I realize that anytime you include the words “hot dog” in a sentence about Chicago, there will be disagreement. People have talked until they’re blue in the face about the merits and pleasures of Gene & Jude’s, yet the fact they still use pencil-thin size 10s (10 to a pound) has always annoyed me. To really enjoy a dog that’s been “dragged tru da garden” you must contend with a size five, six or even eight, otherwise the condiment-to-dog ratio is out of whack.
I also realize that 98% of the dogs boiled, steamed, char-grilled and served in Chicago come from the exact same place: The Vienna Beef Company, at the corner of Damen and Fullerton. So saying one person’s dogs are better than the other guy’s is usually a condiment or bun or french fry argument. There just isn’t that much variation. But in my mind at least, after having lived here the past 20 years, I think I have a good handle on what constitutes a proper dog in the local style.
First, there are the Seven Holy Condiments: neon green relish; bright, yellow mustard; a pickle spear; chopped white onions; “sport” peppers (midget serranos); a healthy shower of celery salt and sliced tomatoes. This is the hot dog “wit everything” that has made Chicago famous.
There are also bun issues. Rosen’s own poppyseed – slightly steamed – seems to be the benchmark. Each hot dog joint’s proprietor usually has a theory about dog size and its source (Vienna, Chicago Red Hot, private label) but as I said, in this town, it’s usually a Vienna product that has the natural casing (not skinless, oy; a “snap” is crucial when you bite into them). As for cooking, yes, some places will offer to grill ‘em, but steaming/boiling is the classic method. Now, on to our Top 5.
1. Superdawg, 6363 N. Milwaukee Ave., 773-763-0660
Was there ever a doubt? First, some major points for the 60-years-and-going-strong legendary drive-in location on the Northwest Side that makes me think of “American Graffiti” every time I eat there. Second, the fact that Maurie and Flaurie Berman are still kickin’ it with the locals and schmoozing the regulars. Lastly, I love that their dog isn’t a Vienna (it’s made by a private company to their specs, all-beef). They also forgo the out-of-season red tomatoes for a pickled green tomato wedge that holds up better year round, and offers a tart bite.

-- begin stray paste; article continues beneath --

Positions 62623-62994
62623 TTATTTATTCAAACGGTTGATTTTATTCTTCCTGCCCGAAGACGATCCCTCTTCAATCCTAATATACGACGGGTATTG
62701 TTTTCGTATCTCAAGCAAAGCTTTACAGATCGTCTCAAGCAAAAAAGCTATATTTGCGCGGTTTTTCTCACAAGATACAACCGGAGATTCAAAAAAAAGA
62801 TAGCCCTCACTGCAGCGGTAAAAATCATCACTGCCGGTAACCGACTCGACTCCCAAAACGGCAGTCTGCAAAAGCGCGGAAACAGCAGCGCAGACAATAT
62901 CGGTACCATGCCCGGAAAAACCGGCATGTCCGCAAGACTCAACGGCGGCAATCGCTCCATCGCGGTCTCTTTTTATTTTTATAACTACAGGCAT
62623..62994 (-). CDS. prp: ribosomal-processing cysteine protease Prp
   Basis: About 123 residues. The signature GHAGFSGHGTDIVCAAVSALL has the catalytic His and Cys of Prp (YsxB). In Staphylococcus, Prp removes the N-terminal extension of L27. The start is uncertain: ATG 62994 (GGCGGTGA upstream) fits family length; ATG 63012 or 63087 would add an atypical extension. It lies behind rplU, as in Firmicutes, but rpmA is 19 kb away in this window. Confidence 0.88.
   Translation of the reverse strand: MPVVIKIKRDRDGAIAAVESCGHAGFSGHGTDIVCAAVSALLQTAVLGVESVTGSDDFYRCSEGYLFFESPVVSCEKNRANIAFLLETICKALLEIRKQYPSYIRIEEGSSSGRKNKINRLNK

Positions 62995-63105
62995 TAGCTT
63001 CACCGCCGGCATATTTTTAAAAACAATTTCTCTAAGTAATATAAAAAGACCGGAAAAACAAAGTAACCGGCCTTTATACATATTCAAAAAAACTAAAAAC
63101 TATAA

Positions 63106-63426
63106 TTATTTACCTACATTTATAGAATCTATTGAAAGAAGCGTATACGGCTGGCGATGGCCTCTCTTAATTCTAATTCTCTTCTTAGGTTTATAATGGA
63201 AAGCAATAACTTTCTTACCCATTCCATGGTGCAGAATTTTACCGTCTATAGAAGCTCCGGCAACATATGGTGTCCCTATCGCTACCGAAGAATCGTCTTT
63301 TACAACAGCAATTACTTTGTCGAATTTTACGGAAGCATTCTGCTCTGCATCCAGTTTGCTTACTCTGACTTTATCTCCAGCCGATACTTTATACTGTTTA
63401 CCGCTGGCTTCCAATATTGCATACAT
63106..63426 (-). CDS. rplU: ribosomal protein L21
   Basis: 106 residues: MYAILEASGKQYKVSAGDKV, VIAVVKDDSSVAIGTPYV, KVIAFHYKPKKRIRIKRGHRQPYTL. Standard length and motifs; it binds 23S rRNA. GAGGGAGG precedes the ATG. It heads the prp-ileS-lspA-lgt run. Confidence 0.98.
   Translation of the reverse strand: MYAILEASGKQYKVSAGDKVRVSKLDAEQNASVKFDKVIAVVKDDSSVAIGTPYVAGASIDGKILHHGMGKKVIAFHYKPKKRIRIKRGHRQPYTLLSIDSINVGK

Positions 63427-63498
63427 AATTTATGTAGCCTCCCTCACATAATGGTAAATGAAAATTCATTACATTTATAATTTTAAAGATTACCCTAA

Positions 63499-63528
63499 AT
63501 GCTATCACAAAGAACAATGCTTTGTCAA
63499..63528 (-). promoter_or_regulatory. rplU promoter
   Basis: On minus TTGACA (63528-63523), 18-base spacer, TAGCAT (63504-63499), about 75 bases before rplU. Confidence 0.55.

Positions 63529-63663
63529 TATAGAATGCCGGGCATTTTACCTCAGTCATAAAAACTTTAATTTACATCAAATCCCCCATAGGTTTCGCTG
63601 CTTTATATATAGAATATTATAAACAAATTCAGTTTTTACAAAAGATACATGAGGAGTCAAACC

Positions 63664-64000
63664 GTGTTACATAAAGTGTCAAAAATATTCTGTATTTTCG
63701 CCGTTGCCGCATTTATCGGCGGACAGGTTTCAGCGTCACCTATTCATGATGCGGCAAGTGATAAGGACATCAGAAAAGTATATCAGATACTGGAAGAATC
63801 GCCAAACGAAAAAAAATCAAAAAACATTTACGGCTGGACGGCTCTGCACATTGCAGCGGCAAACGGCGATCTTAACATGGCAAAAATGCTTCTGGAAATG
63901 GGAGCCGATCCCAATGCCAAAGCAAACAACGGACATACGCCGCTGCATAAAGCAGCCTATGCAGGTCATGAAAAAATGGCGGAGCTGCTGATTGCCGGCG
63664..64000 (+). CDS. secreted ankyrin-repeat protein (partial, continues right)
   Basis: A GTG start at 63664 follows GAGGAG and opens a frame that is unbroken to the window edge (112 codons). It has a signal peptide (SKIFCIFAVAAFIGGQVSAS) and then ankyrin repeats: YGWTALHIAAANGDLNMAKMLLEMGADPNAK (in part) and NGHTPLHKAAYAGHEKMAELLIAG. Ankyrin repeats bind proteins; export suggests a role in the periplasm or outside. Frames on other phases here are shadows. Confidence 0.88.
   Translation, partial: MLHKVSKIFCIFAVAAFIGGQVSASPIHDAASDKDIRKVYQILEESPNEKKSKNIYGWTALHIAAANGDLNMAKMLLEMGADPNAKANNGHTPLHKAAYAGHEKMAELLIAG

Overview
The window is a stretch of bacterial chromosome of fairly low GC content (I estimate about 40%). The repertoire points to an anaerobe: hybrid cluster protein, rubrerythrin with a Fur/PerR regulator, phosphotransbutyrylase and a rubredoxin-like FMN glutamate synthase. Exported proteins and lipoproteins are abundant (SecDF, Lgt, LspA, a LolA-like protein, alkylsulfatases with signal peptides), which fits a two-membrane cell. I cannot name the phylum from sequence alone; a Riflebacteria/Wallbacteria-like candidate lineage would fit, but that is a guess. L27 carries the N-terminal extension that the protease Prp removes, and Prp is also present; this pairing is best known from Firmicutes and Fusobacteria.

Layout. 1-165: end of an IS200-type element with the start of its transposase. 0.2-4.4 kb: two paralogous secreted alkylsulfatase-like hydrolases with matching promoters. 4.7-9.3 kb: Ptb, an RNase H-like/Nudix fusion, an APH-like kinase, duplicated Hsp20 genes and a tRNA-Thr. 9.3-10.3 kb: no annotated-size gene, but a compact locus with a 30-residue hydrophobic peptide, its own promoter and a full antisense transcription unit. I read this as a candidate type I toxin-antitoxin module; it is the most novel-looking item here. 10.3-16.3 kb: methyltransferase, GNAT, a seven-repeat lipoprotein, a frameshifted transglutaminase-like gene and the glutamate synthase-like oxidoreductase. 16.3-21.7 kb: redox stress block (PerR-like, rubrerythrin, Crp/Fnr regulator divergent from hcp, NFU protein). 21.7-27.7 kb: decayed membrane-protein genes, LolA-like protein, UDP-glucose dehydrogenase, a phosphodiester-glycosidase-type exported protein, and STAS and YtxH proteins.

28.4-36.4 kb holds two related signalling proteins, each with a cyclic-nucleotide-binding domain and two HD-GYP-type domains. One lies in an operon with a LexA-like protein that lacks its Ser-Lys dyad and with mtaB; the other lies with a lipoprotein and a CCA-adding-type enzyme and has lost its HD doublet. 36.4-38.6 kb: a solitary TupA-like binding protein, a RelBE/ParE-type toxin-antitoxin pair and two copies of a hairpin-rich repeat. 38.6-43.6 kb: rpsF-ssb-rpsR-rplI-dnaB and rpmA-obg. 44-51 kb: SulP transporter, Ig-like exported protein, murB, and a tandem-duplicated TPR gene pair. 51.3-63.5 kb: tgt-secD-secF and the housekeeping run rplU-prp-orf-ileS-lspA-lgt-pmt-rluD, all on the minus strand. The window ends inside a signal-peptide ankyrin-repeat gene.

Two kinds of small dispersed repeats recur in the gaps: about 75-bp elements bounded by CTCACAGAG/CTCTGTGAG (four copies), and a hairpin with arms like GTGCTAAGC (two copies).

2. Allium, 120 E. Delaware Place, 312-799-4900
I know you think I’m crazy, recommending a dog that is sold at The Four Seasons, but as Dan Aykroyd said so presciently in Spies Like Us: “We mock what we don’t understand.” Michelin-starred Kevin Hickey is back in the kitchen, busting his hump with the team making their hot dogs from scratch. We’re talking grinding, seasoning, emulsifying, encasing, smoking, boiling and grilling a dog that is probably a size four or five. Not just that, but everything else is made in-house: the mustard, relish.. even the ketchup for the awesome hand-cut fries. Yes, you’ll need to valet your car, but bitch to me after you’ve tried it.
3. Wiener Circle, 2622 N. Clark St., 773-477-7444
I don’t give a shit what those foul-mouthed ladies say or do after bar time. I know they can be downright rude and a little coarse around the edges. But stop into this Lincoln Park legend (where practically everyone who ever lived in Chicago in their twenties ate on a regular basis) in the afternoon or early evening, and be blown away with a char dog that hits all of the right notes. Their cheddar fries are also spectacular, but that’s for another post.
4. Hot Doug’s, 3324 N. California Ave., 773-279-9550
Yeah, I know the line is a bummer. I also know that Doug Sohn sells a lot more than just a Chicago dog. But look past the duck and the foie butter and the aiolis, and you’ll see a shining example of what a true Chicago dog can be (steamed, boiled or grilled) and for just $2.00! This dog, after all, was the reason Sohn got into this game in the first place. Just ask him why he launched the business, and he’ll tell you (I’m paraphrasing here) “someone had a bad hot dog one day, and I said how is that possible, and so I just thought I could make a really good one.” The Kendall Culinary School degree didn’t hurt either.
5. Murphy’s Red Hots, 1211 W. Belmont Ave., 773-935-2882
I love this little joint. I’ll always have a soft spot in my heart for Murphy’s, as it’s the place where my son (who was 8 at the time) had his Dog Mitzvah. You know, the day when your kid stops asking for ketchup on a plain steamed dog and says, “with everything.” There are few moments as precious as that. Dogs come steamed or charred and if memory serves, I think they’re a size six. You know what I think of 10s…